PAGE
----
The days following the classic put on by Frankie Edgar and Gray Maynard in their UFC 125 rematch saw a flurry of reaction from Bloody Elbow writers and community members. As we prepare for the two men to meet for a third time we have a chance to look back at some of the material Bloody Elbow ran at the time.
First, to set the stage, here is the highlight video from the day after the bout:
Mike Fagan talked about what made the fight so exceptional in his post-fight analysis piece:
I cannot understate the quality of this fight. This had everything a fight fan wants to see: the stakes of Anderson Silva vs. Chael Sonnen, the dramatic comeback of Brock Lesnar vs. Shane Carwin, the heart of Jorge Santiago vs. Kazuo Misaki, the high-tempo of Leonard Garcia vs. Chan Sung Jung, and the technical acumen of Martin Kampmann vs. Carlos Condit. I'll have a better idea in a few months when I can drop the recency bias, but this might go down as my favorite fight of all time.
In addition to the excellence in the cage, we heard some world-class corner advice in the main event. After round one, Edgar's corner advised their fighter on two important points: you need to keep your eyes on Maynard when you move and you need to watch out for his left hook, which had been the punch that hurt Edgar the most during the first round. After Edgar regained his form and took round two, Randy Couture ripped into Gray Maynard during the break. He told Maynard to stop looking to knockout Edgar, and instead to focus on repeating the beating he laid out in round one. Salient points from both corners, and impressive stuff from the two fighters by making the appropriate adjustments during the fight.
When Dana White said that the UFC would stick to its plans to give Anthony Pettis the next title shot, instead of a third fight between Edgar and Maynard, Jonathan Snowden took to Bloody Elbow to advocate for the rematch:
This was what mixed martial arts is all about. This was art- a brutal artistry for certain, but art nonetheless. In the end, I didn't mind that the fight was scored a draw. I had it a draw on my own score card giving Maynard the first and third rounds (10-8 Round one) and Edgar rounds two, four, and five. It was as evenly fought as any bout I've seen. No one deserved to lose.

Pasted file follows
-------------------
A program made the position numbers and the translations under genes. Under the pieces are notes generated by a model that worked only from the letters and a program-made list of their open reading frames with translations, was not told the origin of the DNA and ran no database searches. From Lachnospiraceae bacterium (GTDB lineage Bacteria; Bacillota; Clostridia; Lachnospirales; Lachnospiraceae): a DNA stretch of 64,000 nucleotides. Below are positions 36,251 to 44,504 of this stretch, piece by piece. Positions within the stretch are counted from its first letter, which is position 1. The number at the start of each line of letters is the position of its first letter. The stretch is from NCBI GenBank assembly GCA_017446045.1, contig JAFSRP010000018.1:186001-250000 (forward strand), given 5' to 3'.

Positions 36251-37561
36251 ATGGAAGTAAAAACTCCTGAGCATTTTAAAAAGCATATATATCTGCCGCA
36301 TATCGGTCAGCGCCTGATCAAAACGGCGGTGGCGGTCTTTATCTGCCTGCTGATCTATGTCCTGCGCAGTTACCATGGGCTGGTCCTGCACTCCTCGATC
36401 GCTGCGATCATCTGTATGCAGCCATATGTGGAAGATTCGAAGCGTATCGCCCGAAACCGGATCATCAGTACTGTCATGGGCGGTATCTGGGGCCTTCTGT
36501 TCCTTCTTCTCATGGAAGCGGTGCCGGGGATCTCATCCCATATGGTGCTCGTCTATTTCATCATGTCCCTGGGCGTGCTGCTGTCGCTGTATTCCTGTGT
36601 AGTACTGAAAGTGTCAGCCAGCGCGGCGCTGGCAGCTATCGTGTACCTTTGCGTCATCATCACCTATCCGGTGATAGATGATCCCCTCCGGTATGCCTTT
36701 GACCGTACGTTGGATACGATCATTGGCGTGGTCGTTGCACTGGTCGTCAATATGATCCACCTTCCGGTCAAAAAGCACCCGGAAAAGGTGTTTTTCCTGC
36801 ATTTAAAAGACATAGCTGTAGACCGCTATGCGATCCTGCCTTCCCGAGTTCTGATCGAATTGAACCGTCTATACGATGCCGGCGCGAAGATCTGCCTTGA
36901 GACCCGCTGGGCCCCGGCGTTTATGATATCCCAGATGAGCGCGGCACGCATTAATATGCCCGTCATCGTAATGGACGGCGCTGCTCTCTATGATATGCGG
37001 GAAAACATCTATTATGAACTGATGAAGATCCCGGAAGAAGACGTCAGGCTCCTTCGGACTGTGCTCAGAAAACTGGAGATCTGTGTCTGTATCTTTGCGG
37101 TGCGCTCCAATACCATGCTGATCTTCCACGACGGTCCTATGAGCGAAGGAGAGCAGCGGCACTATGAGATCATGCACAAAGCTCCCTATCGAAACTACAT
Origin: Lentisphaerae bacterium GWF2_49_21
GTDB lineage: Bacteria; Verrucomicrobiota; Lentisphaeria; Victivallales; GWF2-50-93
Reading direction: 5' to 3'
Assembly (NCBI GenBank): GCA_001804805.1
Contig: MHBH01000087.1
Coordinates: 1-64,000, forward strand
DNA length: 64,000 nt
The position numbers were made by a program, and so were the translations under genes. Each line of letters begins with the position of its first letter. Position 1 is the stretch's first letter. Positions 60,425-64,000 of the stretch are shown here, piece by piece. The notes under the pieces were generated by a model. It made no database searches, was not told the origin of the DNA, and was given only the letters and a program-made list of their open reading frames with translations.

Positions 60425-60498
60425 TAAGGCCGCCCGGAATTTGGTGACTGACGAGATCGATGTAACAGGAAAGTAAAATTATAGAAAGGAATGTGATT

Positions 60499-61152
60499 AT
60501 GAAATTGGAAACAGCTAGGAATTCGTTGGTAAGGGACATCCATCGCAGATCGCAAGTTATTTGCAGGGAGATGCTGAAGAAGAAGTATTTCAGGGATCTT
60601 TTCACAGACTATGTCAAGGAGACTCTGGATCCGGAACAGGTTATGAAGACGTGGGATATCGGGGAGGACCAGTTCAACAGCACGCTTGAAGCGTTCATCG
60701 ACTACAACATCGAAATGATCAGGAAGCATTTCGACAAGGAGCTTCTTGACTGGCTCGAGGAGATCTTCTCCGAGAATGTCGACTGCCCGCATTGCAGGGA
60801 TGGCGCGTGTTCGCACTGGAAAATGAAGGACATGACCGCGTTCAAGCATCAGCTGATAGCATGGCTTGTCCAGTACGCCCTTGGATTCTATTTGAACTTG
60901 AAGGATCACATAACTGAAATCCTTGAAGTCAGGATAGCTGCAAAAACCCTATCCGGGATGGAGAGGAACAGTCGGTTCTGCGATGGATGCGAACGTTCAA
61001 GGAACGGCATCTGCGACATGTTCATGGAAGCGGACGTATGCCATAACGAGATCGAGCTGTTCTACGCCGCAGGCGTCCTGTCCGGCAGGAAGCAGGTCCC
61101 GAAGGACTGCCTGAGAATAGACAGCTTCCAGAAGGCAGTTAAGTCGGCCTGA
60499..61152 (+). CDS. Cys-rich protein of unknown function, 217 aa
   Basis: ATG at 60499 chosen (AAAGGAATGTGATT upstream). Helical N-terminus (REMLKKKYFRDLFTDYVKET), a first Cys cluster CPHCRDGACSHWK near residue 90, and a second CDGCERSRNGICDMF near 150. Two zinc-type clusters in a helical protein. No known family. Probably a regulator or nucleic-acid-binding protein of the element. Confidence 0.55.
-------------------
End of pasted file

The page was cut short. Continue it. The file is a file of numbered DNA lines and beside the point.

Unfortunately, we will all be losers because of the UFC's insistence on booking fights so far in advance. We just saw a championship fight end in a draw, not a boring fight that no one wants to see again, but an action packed extravaganza. Should Frankie Edgar really go from this to fighting the WEC's lame duck champion Anthony Pettis?
I like Pettis for his potential and think he has a bright future. But why should he be given a title shot when he's never beaten a legitimate top ten fighter? We don't need to see Edgar-Pettis. We need to see Edgar vs. Maynard III and we need to see it as soon as possible.
In the days and weeks following the event, Bloody Elbow caught up with many men involved.
Continue after the jump for more talk from Maynard, his striking coach and Frankie Edgar.
First, Duane Finley sat down with Gray Maynard to talk about the fight:
"The first shot I rocked him with and he was wobbled, I thought it was over," Maynard began. "I thought 'Oh my God, I'm the lightweight champ' in the first round. Once he started to grab on to my leg and looked to survive I knew that I could either slow down, start to pick my shots or I could swing for the fences and finish him. I said 'F*ck it' and went for the finish. I thought it was pretty close to being stopped. Frankie did a good job at staying around. I felt him go down and I hit him with some big punches. He grabbed onto the fence to pull himself up but I thought there was a good chance to knock him out completely and that's why I went for it."